New York Film Festival
The 2011 New York Film Festival has announced its full lineup of films, and as expected, a few more genre/horror films have appeared to join Pedro Almodovar’s The Skin I Live In, most of which have been popping up on all the major film fest rosters also.
4:44: Last Day on Earth
Abel Ferrara, 2011
How would we spend our final hours on Earth? And what does how we choose to die say about how we have chosen to live? In the hands of the inimitable Abel Ferrara (Go Go Tales, NYFF ’07), this thought experiment takes on a visceral immediacy. With the planet on the verge of extinction, a New York couple (Willem Dafoe and Shanyn Leigh) cycle through moments of anxiety, ecstacy, and torpor. As they sink into the havens of sex and art, and Skype last goodbyes in a Lower East Side apartment filled with screens bearing tidings of doom and salvation, the film becomes one of Ferrara’s most potent and intimate expressions of spiritual crisis. An apocalyptic trance film, 4:44 is also a mournful valentine to Ferrara’s beloved New York: the director’s first fiction feature to be filmed entirely in the city in over a decade, and coming 10 years after the September 11 attacks, a haunting vision of doom in the lower Manhattan skyline.
Martha Marcy May Marlene
Sean Durkin, 2011
Sean Durkin’s haunting first feature, about a young woman’s halting attempts to undo the psychic terror of the cult she’s just escaped, heralds the arrival of a remarkable new talent. Fleeing a Manson-like Catskills compound at dawn, Martha (Elizabeth Olsen, leading an excellent cast) reconnects with her older sister, Lucy (Sarah Paulson), a bourgeois New Yorker who takes in her sibling at the Connecticut country house she shares with her husband, Ted (Hugh Dancy). Lucy remains unaware of exactly what happened to Martha over the past few years—details that Durkin slowly but powerfully unveils in uncanny, disorienting flashbacks. The film’s gorgeous, painterly compositions have the chilling effect of suggesting that even our worst nightmares still retain a seductive allure. A Fox Searchlight release.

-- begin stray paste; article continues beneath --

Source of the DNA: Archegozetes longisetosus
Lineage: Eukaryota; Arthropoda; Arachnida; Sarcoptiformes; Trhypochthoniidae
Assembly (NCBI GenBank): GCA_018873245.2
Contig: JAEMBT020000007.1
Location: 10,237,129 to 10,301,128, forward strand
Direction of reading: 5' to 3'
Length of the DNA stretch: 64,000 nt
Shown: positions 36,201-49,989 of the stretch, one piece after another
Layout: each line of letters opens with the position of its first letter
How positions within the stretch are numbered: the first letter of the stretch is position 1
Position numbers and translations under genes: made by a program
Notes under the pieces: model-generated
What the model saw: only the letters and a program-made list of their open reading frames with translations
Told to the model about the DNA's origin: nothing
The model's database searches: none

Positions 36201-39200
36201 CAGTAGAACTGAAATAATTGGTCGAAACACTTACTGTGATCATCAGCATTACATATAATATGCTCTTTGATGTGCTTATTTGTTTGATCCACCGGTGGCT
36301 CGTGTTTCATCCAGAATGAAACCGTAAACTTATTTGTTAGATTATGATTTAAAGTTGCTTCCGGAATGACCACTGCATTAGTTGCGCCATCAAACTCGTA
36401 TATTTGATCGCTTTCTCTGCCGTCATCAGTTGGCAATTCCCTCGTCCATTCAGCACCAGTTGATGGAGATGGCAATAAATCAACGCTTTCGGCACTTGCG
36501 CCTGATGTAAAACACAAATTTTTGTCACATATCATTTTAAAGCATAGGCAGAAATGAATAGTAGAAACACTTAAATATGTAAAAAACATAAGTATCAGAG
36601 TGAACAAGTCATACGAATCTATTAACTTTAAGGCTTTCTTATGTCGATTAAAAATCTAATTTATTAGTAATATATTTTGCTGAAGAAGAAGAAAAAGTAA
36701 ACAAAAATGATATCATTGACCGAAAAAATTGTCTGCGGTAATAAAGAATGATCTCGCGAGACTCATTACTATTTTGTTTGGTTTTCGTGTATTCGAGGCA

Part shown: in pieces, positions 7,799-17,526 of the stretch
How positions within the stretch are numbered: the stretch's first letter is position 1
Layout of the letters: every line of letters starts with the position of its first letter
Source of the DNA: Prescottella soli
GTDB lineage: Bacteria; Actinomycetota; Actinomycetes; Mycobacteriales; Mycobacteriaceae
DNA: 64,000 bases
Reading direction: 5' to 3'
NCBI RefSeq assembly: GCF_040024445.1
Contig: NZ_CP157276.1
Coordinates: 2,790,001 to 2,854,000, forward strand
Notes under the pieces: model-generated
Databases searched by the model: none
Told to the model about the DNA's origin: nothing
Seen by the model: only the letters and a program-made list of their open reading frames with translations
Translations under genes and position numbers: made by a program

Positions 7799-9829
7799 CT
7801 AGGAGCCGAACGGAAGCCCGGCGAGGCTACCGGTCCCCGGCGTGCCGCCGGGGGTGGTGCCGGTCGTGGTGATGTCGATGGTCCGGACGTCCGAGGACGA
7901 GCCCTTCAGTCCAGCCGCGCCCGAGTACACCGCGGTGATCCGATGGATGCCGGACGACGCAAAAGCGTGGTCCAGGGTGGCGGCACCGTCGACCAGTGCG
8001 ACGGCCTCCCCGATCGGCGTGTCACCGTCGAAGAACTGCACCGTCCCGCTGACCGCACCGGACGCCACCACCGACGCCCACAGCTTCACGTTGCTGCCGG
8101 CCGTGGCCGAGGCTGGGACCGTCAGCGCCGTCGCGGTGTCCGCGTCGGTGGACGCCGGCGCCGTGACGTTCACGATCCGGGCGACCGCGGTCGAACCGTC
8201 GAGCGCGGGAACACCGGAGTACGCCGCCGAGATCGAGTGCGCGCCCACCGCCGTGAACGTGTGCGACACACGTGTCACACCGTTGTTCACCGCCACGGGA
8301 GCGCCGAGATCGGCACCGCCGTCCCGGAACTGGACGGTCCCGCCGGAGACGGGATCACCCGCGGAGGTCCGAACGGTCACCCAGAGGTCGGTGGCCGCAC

Lars von Trier, 2011
The end of the world—and the collapse of the spirit—has never been depicted as beautifully and wrenchingly as in Melancholia, the latest provocation from Lars von Trier (Antichrist, NYFF ’09). The title refers both to a destructive planet “that has been hiding behind the sun” and the crippling depression of new bride Justine (a revelatory Kirsten Dunst, rightful winner of the Best Actress award at Cannes this year), whose mental illness is so severe that she drives away her groom during their disastrous wedding reception. As the extinction of the planet looms ever larger, Justine is desperately tended to by her sister, Claire (an equally magnificent Charlotte Gainsbourg), herself gripped by anxiety over the impending doomsday. Melancholia’s premise may be science fiction, but the feelings of despair it plumbs are the most heart-felt human drama. A Magnolia Pictures release.
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